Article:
Two deaths in one shift

  1. Two of my patients died within 4 hours of each other. The second one was of the unit for a procedure, where they died.

    This is was a hit to my soul.

    I decided I needed to take a mental health day.

    Im just wondering if anyone thinks that was a horrible idea? I know the unit is short staffed, but they can call agency.

    i just don't think I can face another day on the unit.

    does anyone have similar experience? What are people's opinions on this?

    My fiancé is sweet but has no idea about the medical world. My mom said tough it out and go to work.
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    6 Comments

  3. by   Ruby Vee
    Quote from AnGG
    Two of my patients died within 4 hours of each other. The second one was of the unit for a procedure, where they died.

    This is was a hit to my soul.

    I decided I needed to take a mental health day.

    Im just wondering if anyone thinks that was a horrible idea? I know the unit is short staffed, but they can call agency.

    i just don't think I can face another day on the unit.

    does anyone have similar experience? What are people's opinions on this?

    My fiancé is sweet but has no idea about the medical world. My mom said tough it out and go to work.
    At the risk of being seen as heartless, I'm with your mother. Go to work. Patients' deaths can hit you hard, but if you take a day off every time your experience a patient death (or even two in one shift) you run a real risk of running out of paid time off. Not to mention it isn't healthy to get so wrapped up in a stranger's life that you cannot work when they die. People die. It's a part of life. Now if you weren't able to work because you contributed to that death by a medication error or by failing to rescue, I might advise you differently, but you didn't say that.

    Your cavalier attitude about leaving your unit short staffed ("they can call agency") is unfortunate as well. This is YOUR unit. Be the kind of colleague you'd like to have -- and no one wants a colleague who routinely takes mental health days.
  4. by   llg
    I totally agree with Ruby Vee. Was there something "special" about these deaths that is causing you to take them so personally? Is there something important you left out of your original post?

    It is one thing to be a little sad after a patient dies ... but it should not incapacitate you. Having 2 deaths the same shift can be a little rough, but again, it should not incapacitate you. People who work in ICU's, ER's, hospice care, mortuary care, etc. deal with death and dying every day -- and yet, they manage to go to work the next day. Take a few moments for yourself, say a prayer or do whatever else you feel you should do to honor your patients' lives, etc. but there should be no need to "take on the sick role" and take off work.
  5. by   kalycat
    Professional distance is a must in nursing. It just is. It's a must for yourself, but it is also critically important for your patients and their families. You are much more therapeutic when you can maintain an appropriate professional distance, and you will have a longer, more satisfying career if you practice good self-care.

    I'm on the code team for a level I trauma center and used to work 1500 - 0300 in the OR. I have definitely seen more than two deaths in one shift.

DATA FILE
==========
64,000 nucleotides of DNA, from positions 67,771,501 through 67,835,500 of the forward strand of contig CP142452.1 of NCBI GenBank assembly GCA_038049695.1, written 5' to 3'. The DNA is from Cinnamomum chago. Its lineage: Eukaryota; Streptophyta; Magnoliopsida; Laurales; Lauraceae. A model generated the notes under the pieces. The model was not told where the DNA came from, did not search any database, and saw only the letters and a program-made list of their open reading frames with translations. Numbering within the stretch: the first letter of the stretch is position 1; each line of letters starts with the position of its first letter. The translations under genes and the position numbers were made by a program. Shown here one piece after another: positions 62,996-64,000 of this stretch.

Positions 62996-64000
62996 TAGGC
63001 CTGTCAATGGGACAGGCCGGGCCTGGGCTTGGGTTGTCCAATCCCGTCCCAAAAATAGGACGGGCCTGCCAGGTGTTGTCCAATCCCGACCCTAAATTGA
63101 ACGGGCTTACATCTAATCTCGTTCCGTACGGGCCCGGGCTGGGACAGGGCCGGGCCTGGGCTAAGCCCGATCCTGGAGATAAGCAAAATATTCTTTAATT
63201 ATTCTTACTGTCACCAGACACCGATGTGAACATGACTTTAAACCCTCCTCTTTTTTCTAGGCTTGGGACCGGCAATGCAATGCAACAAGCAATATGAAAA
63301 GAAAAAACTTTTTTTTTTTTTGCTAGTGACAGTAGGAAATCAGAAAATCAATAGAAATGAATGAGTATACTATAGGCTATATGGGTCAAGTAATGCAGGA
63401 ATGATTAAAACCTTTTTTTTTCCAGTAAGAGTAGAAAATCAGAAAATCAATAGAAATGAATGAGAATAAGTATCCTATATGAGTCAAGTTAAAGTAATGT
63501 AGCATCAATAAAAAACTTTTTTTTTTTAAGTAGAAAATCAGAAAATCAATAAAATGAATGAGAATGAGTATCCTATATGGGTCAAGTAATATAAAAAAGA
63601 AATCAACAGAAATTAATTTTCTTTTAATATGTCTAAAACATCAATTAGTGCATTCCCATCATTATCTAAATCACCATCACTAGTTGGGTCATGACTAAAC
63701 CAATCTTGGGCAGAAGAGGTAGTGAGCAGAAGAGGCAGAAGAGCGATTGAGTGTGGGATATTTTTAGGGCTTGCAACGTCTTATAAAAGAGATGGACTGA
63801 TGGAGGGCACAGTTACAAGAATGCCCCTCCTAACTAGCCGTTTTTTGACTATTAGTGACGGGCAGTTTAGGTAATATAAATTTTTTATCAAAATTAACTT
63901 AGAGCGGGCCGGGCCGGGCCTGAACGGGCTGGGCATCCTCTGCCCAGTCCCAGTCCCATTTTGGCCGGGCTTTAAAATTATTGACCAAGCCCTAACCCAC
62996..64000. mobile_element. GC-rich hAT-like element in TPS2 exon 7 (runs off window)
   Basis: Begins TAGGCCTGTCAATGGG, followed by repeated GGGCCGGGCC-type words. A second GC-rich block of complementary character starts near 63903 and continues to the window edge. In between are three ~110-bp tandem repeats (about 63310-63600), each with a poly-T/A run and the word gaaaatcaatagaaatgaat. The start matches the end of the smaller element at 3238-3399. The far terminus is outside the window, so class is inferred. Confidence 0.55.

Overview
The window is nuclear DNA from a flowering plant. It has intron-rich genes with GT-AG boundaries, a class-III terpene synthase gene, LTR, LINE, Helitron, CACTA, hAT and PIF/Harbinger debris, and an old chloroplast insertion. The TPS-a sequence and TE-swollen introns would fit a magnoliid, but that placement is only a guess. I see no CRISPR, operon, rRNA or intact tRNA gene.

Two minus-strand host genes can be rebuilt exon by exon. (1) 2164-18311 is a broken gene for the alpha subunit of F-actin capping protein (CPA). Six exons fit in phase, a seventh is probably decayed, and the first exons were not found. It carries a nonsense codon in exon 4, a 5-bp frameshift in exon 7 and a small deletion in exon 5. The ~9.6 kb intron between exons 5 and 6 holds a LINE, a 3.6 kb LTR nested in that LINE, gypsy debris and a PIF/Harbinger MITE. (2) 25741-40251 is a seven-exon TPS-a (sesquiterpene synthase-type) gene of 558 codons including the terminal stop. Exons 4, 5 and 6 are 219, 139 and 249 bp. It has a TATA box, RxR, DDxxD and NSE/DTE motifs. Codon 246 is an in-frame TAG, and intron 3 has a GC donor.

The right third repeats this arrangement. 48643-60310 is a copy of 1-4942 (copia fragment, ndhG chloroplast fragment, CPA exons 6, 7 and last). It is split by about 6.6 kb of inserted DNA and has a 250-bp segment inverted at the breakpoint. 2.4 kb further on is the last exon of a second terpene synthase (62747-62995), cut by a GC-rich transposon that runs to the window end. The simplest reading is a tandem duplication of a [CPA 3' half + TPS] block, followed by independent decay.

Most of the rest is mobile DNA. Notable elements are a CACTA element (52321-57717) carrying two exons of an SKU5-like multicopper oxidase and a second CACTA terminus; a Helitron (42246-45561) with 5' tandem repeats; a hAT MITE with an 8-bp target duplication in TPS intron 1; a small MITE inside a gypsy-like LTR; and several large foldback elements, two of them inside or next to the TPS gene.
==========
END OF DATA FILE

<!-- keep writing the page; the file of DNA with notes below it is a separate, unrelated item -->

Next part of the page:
Before I was a nurse, I spent many years working directly with families who had experienced the demise of a newborn; this was back in the late 80s/early 90s when such programs were new, and volunteers often assisted with transporting to/from the morgue and helping w/bathing, photos, and bonding time. I felt, and still feel, that it is a privilege to serve those experiencing loss or to care for those who have recently passed. So that's where I'm coming from with this post. I have had patients in my care pass unexpectedly - that always generates some reflection and self-critique of my practice and the case overall, but I've never missed work.

    I second the opinions above, and also would recommend you spend some time journaling or in self-reflection in order to assess why you feel so strongly about these particular deaths. Are you second-guessing the care you provided? Did one or both of them remind you of a friend/family member? Once you have done this, try to identify some strategies that you can implement in to your practice to establish and maintain therapeutic distance.

    You may want to consider consulting with your Employee Assistance Program (if available) for ideas.
  6. by   nurseburst
    I admit I called out the next day after my first patient death as a Nurse. But looking back I totally handled it wrong... and by it I mean my emotions and attachment to the patient.

    Now, although patients deaths still... SUCK. You should feel comfort in knowing you gave them the appropriate care and comfort before death...

    Talking to people who do not work in nursing or the medical field just usually doesn't work and it isn't appropriate.

    Talk to another nurse at work. I have bonded with quite a few of the nurses at my facility and we vent to each other as we need to.

    Thanks for the post,

    nurseburst
  7. by   Elladora
    I agree with mom. Go to work. If patient deaths are bothering you to the point you think you need a mental health day you may need to work on some coping skills. Taking the day off to fret over it will just make it worse. Best of luck to you.
  8. by   SeasonedTech
    Had 4 die in 1 shift. It happens. It's sad but it's just part of our job. That's nursing. I may sound insensitive here, but I've never taken a day off over a pt dying, if you are going to be in nursing you have got to have thick skin. Best of luck.

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